William Holmes McGuffey was first approached by Truman and Smith, a small Cincinnati publishing firm, in 1835. He had been recommended by his longtime friend, Harriet Beecher Stowe, to create a series of graded readers for primary school students. The first two readers were published in 1836, and a third and fourth in 1837. McGuffey’s younger brother, Alexander compiled the fifth reader in 1844, and most of the sixth in 1857. A more advanced, high school reader was introduced in 1863.
The word, “eclectic” in McGuffey’s Eclectic Readers denoted that it derived reading material from a broad and diverse range of sources. From religion to literature, the aim was to set high social and moral standards on younger generations, particularly those pioneering the west, but also including immigrants from all different countries. Biographer Harvey Minnich described it as such:
“It was to be enough Puritan to fit into the religious mental mode of the descendants of the Ohio Land Company; enough Cavalier to fit into the moral and mental mode of the blue blood of Kentucky, Virginia, and North Carolina; enough economic to fit into the thrifty mental mode of the German and Scots.”
McGuffey’s phonics-based primers dominated American education well into the early twentieth century. However, during the Progressive Era, educators and social scientists began to critique McGuffey’s approach, believing that the selections were too complex for young children. An attempt to develop a new method that catered more directly to the lives of contemporary children began. Limited vocabulary, simple story lines, and illustrations that take up the bulk of the page resulted in reading primers like the iconic Dick and Jane series.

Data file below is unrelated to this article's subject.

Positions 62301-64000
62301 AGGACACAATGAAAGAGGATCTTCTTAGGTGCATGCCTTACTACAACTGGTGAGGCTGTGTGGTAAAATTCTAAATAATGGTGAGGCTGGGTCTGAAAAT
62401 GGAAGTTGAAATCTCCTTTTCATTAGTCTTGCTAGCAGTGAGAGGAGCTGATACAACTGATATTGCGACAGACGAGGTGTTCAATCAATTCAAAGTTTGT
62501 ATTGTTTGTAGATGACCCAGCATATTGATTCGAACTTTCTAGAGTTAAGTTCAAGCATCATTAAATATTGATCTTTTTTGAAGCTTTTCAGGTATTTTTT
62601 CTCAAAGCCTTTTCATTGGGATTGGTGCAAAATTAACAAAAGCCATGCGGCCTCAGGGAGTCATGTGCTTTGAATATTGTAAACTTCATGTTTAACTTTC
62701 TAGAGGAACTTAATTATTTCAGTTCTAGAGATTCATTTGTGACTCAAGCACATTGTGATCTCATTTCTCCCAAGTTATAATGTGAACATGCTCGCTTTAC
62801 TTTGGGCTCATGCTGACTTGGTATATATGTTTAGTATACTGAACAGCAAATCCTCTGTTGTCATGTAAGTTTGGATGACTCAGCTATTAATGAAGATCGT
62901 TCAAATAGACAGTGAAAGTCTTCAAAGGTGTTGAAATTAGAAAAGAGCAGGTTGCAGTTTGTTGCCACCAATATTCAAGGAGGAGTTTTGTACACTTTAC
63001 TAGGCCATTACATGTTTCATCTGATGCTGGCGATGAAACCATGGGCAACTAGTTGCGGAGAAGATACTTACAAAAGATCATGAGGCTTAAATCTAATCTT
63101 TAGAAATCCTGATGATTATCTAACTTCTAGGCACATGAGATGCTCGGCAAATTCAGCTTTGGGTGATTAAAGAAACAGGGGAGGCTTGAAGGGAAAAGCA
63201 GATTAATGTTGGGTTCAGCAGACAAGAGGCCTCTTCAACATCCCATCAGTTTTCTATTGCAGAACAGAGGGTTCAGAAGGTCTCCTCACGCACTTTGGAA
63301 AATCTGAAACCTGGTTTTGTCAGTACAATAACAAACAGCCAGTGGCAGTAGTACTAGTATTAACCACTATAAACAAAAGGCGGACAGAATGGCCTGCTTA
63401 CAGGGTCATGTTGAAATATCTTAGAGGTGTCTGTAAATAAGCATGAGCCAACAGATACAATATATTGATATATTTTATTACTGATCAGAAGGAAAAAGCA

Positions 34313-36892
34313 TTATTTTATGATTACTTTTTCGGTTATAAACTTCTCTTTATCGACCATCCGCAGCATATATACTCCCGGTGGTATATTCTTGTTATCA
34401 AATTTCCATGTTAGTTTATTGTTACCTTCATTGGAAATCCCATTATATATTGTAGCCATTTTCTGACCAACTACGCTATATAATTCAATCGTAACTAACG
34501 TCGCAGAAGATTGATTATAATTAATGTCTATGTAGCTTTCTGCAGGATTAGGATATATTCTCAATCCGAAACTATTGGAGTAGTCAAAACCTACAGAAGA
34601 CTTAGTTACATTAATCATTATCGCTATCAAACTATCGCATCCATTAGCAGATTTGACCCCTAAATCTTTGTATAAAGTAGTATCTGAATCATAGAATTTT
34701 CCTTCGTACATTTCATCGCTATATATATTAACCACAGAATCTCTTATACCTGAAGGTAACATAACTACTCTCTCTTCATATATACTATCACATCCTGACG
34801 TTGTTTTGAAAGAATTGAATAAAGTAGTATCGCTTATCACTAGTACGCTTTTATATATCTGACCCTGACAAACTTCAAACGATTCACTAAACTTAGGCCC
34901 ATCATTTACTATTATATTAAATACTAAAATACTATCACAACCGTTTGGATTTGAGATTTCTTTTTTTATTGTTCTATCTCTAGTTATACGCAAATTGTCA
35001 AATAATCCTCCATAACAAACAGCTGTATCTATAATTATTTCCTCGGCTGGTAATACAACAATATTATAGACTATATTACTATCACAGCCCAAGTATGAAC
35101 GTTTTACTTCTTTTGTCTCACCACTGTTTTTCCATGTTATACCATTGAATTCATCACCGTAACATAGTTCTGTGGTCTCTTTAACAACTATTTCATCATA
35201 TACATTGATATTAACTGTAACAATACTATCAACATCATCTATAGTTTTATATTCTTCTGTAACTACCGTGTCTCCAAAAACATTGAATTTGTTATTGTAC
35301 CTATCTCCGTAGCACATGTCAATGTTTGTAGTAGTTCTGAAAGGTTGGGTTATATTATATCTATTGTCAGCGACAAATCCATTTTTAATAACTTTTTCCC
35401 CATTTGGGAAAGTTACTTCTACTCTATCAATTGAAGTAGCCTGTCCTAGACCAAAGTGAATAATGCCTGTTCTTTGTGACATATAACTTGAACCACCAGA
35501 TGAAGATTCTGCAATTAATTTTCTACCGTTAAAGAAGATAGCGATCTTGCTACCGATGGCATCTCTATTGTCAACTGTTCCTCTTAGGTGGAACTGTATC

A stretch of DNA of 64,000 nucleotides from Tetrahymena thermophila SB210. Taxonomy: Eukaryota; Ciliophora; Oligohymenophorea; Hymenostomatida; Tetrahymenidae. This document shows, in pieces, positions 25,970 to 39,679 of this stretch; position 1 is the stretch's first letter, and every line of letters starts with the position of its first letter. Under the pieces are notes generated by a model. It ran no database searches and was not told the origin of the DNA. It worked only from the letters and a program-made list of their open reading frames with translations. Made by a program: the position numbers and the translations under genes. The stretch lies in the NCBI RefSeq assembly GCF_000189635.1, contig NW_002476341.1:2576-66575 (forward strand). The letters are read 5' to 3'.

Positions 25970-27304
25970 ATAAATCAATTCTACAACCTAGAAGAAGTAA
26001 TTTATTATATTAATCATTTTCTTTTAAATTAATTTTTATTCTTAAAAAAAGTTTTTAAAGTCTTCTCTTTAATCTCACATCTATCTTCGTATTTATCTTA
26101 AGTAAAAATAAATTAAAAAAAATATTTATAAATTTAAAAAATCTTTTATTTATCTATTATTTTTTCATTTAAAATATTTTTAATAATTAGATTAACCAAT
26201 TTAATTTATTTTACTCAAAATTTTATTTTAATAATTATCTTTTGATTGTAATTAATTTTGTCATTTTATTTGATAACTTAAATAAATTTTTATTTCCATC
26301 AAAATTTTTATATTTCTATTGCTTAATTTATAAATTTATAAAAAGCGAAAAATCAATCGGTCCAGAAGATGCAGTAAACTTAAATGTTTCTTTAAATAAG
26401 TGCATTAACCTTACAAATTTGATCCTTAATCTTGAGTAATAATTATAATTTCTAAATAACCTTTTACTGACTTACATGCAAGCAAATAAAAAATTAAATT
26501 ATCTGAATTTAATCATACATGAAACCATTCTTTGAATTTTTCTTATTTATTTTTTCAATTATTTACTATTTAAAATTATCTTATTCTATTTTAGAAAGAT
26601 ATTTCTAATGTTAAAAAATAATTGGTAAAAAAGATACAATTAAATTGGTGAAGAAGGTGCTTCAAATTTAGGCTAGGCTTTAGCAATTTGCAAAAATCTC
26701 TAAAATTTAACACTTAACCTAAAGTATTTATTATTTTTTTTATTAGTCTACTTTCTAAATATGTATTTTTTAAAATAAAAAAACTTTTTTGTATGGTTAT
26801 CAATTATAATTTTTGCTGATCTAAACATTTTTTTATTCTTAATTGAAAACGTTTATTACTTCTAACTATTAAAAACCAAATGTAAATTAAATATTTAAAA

Dick and Jane: Basic Pre-Primer
William H. Elson and William Gray
Chicago, IL: Scott, Foresman and Company, 1936
PE1119 E47 1936
“Dick” and “Jane” made their debut in 1930 as part of the Elson-Gray Basic Readers series. These primers introduced characters that were relatable, contained stories featuring day-to-day activities, and de-emphasized any regional characteristics in order to develop a new national audience. The popularity of the Dick and Jane series peaked in the 1950s, when some 80% of first-grade students in the United States were reading them in the classroom. Ongoing criticism, however, saw the end to the series by 1965.